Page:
PYRRHUS AND HIS ELEPHANTS
ALTHOUGH defeated in three separate wars, the Samnites
were not entirely subdued. They knew,
however, that they would never be able to conquer Rome
alone; so they began to look about them for a very
South of their country, and near the sea, were several
cities founded by Greek colonies which had come there
many years before. These cities were rich and thriving,
and so powerful that their alliance was sought after by
many of the Italian towns and tribes.
One of the strongest of the Greek cities was
Tarentum, situated on what is now called the Gulf of
Taranto. The Samnites, therefore, turned to this city
for aid, and soon entered into an alliance with it.
They knew that the people of Tarentum had earned most
of their money by
trading, and that they had a great many ships, and
cruised all about the Mediterranean Sea.
Not long after the alliance had been formed between the
Samnites and Tarentines, the Romans complained that
their vessels had been attacked by Tarentine sailors,
 asked redress. The Greek city refused to apologize or
to pay damages; so the quarrel between the two parties
ended in a declaration of war.
But the people of Tarentum did not feel strong enough,
even with the aid of the Samnites, to meet the Roman
army; and they asked for help from Epirus, a Greek
country on the other side of the Adriatic Sea.
Pyrrhus, the King of Epirus, was a brave man and a
good general. His greatest ambition was to imitate
Alexander the Great, and to conquer the whole world.
He therefore thought that this would be an excellent
chance to begin, and sent a large army over to Italy.
To complete the treaty of alliance with Tarentum, he
also sent a man named Cineas, who was famous for his
eloquence, and who was a pupil of the great orator,
Demosthenes. Pyrrhus himself soon came over to
Italy, where he proudly viewed his force of twenty-five
thousand men, and his elephants which were trained for
Pyrrhus and his Elephants.
Upon arriving in southern Italy, Pyrrhus gazed with
contempt upon the Tarentines. He despised them because
they hired soldiers to do their fighting for them, and
spent all their days in eating and lounging, and in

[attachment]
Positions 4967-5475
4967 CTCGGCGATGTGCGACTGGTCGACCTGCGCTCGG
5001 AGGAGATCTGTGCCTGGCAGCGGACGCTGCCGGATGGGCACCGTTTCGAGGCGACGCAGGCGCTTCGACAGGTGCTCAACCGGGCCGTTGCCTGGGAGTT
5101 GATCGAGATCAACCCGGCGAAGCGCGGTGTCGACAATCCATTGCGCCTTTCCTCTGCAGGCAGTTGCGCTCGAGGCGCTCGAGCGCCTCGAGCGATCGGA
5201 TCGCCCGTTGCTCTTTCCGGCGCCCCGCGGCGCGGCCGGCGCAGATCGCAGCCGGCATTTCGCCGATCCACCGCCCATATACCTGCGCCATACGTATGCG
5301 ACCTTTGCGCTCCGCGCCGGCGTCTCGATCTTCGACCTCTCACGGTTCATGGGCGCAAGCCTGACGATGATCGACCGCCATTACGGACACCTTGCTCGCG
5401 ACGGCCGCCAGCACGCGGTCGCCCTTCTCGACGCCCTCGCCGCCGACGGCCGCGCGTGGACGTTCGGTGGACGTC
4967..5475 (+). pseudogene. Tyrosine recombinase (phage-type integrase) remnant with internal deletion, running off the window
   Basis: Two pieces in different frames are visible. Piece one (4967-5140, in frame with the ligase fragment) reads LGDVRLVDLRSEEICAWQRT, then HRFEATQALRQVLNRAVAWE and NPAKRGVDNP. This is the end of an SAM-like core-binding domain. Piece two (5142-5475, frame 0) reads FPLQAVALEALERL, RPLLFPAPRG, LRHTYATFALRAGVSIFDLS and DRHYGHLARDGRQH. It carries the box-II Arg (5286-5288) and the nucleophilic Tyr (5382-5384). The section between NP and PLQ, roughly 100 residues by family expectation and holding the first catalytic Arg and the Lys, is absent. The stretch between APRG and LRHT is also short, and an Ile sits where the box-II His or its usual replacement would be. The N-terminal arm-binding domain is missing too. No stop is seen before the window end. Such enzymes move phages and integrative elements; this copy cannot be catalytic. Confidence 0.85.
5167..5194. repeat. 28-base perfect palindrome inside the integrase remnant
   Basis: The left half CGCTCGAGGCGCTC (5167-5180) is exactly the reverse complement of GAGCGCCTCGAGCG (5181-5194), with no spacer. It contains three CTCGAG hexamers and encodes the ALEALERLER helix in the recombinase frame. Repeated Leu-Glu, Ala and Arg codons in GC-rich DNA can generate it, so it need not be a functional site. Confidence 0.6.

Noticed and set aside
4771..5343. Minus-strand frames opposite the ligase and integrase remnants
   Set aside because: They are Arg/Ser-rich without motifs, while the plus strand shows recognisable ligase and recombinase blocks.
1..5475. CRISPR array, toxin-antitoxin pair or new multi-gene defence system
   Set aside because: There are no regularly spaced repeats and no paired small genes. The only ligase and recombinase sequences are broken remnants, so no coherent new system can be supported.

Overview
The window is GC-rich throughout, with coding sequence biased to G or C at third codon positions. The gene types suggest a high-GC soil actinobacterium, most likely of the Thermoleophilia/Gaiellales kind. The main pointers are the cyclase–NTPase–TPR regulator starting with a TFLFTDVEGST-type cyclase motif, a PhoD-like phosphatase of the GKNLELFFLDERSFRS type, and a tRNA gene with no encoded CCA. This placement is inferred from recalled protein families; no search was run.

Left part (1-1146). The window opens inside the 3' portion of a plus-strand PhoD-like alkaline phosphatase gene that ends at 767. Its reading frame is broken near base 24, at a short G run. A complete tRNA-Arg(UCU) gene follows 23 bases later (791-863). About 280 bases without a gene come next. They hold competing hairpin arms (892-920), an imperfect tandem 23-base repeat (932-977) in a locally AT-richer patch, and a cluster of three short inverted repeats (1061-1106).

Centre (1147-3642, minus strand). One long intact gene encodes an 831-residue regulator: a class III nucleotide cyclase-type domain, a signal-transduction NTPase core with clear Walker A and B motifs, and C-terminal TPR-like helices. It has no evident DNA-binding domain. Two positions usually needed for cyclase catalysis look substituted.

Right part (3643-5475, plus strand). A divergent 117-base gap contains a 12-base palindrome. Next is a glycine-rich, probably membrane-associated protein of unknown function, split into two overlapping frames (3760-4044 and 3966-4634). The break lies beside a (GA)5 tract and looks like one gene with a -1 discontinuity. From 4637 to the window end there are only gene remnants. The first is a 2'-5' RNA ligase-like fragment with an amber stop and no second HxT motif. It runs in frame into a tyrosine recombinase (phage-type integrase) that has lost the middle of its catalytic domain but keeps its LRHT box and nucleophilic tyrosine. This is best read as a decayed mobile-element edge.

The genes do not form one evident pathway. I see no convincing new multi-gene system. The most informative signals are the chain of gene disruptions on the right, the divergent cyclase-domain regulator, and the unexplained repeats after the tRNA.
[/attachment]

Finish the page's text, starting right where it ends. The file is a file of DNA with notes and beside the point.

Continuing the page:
attending the baths or the theaters.
Pyrrhus therefore told them that unless they hardened
themselves by exercise, they would never be able to
fight; and he ordered both baths and theaters to be
closed. Next he tried to drill them, and to make them
as good warriors as his own soldiers, whom he formed
into a phalanx as the great Alexander of
done with his troops.
Now, although the people of southern Italy were so
 weak and indolent, Pyrrhus knew that the Romans were
foes worthy of him. He had often heard of their
fighting, and he suspected that the Roman legions were
a match even for the Macedonian phalanx.
Both sides were therefore very anxious to win; and when
the armies met at Heraclea, there was a terrible
battle. The Romans had never seen any elephants before,
and they were terrified when they heard these animals
trumpet, and saw them catch the soldiers up with their
trunks, dash them down, and crush them under their huge
In spite of their fear the Romans fought with the
utmost valor, but they were finally forced to retreat.
They lost fifteen thousand men on this disastrous day,
and eighteen hundred were made prisoners.
Pyrrhus won a victory, but he was obliged to pay for it
very dearly, and lost so many soldiers that he was
heard to exclaim: "One more victory like this, and I
shall have to go home without any army."
As he was the victor, he remained on the battlefield,
and on the next day he walked all over it. The ground
was strewn with the dead, but every Roman soldier had
evidently perished from a wound in front, which proved
that there was not a single coward among them.
Pyrrhus was so struck with admiration at this
circumstance, and at the sight of all those faces,
which even in death bore the expression of stern
resolve, that he exclaimed aloud:
"Ah, how easily I could conquer the world, had I the
Romans for soldiers, or if they had me for king!"